Make Over

Not that my daughter needs a make over, the image does.

Having better and better digital cameras means you can record more and more data, but when you’re taking portraits, no matter how informal, even the slightest skin blemish becomes noticeable. 

So the purpose of this tutorial is to show you how you can tone those flaws down.

In a video tutorial on this site Photoshop users are privileged to see a method initially concocted by Ashley Ridell.

I’m a Paint Shop Pro devotee, so why should Photoshop users have all of the fun and help; here’s my take on that make over process adapted for Paint Shop Pro X4 users.  Since the software works in a different way, some of the steps are slightly different and longer.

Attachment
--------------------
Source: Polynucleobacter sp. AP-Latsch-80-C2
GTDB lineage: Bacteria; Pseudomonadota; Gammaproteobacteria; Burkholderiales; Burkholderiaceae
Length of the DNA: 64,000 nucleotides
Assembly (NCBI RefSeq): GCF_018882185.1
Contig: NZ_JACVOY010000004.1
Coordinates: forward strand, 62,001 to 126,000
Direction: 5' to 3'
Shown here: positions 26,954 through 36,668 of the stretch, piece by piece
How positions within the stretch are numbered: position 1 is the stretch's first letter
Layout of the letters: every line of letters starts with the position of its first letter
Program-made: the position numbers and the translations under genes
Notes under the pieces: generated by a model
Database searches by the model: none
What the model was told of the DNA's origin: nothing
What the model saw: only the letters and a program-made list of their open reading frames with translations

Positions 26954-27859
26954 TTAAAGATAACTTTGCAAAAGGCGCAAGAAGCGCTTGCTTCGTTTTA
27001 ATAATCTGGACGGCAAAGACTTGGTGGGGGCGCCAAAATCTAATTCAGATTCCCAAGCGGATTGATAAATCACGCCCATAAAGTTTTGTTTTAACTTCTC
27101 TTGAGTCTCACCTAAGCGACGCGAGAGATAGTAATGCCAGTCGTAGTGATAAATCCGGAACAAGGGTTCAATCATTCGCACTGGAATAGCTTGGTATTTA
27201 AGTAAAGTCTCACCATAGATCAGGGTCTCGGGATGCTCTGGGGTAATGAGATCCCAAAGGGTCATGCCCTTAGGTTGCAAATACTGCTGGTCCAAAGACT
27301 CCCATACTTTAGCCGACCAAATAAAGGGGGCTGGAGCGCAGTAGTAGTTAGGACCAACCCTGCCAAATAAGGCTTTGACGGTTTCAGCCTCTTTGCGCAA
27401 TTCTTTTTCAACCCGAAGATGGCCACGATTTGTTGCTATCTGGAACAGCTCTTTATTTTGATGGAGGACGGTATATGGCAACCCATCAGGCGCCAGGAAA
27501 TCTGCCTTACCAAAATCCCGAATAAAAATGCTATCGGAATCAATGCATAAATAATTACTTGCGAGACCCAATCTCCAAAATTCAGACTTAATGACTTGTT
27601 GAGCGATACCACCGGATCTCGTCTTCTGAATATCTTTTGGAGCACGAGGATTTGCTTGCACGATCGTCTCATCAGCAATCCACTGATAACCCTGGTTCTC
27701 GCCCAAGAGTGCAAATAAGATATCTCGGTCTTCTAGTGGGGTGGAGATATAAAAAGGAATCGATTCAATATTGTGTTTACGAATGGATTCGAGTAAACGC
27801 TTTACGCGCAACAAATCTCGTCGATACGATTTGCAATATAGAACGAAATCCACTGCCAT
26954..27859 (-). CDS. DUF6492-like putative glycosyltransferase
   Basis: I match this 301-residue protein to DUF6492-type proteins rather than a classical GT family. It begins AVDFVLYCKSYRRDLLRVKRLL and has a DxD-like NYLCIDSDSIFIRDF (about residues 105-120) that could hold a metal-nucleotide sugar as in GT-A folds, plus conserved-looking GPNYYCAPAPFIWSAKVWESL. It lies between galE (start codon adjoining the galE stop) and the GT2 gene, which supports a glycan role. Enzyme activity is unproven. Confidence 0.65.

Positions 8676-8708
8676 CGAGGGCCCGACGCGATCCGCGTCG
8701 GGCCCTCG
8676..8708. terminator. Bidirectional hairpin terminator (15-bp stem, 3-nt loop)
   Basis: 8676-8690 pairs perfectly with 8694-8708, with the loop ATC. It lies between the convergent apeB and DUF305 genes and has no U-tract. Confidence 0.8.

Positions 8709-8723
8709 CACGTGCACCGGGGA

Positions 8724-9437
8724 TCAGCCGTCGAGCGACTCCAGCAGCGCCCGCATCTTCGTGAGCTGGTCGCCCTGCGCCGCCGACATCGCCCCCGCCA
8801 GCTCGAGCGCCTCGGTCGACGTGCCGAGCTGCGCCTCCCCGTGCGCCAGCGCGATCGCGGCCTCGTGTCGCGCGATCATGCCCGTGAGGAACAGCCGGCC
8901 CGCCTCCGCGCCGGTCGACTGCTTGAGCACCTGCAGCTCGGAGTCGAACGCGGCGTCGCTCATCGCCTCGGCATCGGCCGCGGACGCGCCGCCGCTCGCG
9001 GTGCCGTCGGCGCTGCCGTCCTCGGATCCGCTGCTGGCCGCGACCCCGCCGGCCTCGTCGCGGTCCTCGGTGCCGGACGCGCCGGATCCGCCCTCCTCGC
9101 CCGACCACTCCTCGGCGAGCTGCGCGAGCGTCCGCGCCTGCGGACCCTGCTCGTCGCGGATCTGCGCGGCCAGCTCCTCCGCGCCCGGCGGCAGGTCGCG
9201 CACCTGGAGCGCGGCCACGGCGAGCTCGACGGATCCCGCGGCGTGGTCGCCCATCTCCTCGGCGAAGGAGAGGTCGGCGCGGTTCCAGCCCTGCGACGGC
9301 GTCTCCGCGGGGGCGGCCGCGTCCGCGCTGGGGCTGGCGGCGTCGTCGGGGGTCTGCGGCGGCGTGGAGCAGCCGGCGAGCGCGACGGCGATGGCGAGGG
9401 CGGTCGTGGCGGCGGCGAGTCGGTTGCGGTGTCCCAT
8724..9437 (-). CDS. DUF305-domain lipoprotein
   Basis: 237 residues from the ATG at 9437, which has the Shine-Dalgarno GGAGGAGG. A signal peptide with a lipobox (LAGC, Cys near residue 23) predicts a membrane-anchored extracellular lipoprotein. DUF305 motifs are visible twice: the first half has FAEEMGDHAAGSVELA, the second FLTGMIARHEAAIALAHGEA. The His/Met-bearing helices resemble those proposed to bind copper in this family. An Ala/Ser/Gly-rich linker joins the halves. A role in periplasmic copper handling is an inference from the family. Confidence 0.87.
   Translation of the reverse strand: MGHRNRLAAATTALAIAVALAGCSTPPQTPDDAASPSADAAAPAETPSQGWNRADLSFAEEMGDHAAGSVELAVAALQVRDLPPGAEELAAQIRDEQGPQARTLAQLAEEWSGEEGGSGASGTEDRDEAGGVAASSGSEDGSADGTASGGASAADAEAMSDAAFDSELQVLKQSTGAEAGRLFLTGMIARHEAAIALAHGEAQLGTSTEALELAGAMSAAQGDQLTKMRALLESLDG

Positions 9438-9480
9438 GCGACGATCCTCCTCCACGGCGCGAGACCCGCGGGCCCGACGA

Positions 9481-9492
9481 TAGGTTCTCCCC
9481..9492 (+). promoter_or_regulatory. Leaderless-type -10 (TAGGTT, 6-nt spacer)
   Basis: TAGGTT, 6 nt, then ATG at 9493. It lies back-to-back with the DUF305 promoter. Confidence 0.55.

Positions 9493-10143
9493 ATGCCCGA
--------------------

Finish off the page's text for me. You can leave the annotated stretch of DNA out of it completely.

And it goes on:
Note - this tutorial will not work with Paint Shop Pro versions prior to X4.  In section three (Building a new image), the tutorial uses features that are unique to version X4.

The main steps involve ...
  • Making a mask
  • Finding channel with the minimum noticeable blemishes
  • Building a new image
  • Smoothing the skin tones
  • Sharpening only those bits that you want


Paint Shop Pro can be greedy for memory, so two little tricks may be necessary ...

  1. Turn off, close and don’t use any other software other than Paint Shop Pro whilst you’re using this process.  We’ll be making a multi-layered image stack and that gobbles memory

  2. When you’ve opened the image, you can ease the stress by processing in RGB 8bit.  You do that by Image > Decrease Color Depth > RGB 8 bit.  The only down-side to this step, is that very large expanses of monotone eg when filling the frame with skin tone, you can lose some of the minor tones and fluctuations that make the image more interesting.  So you’ve to weigh up smoothing against losing a few tones.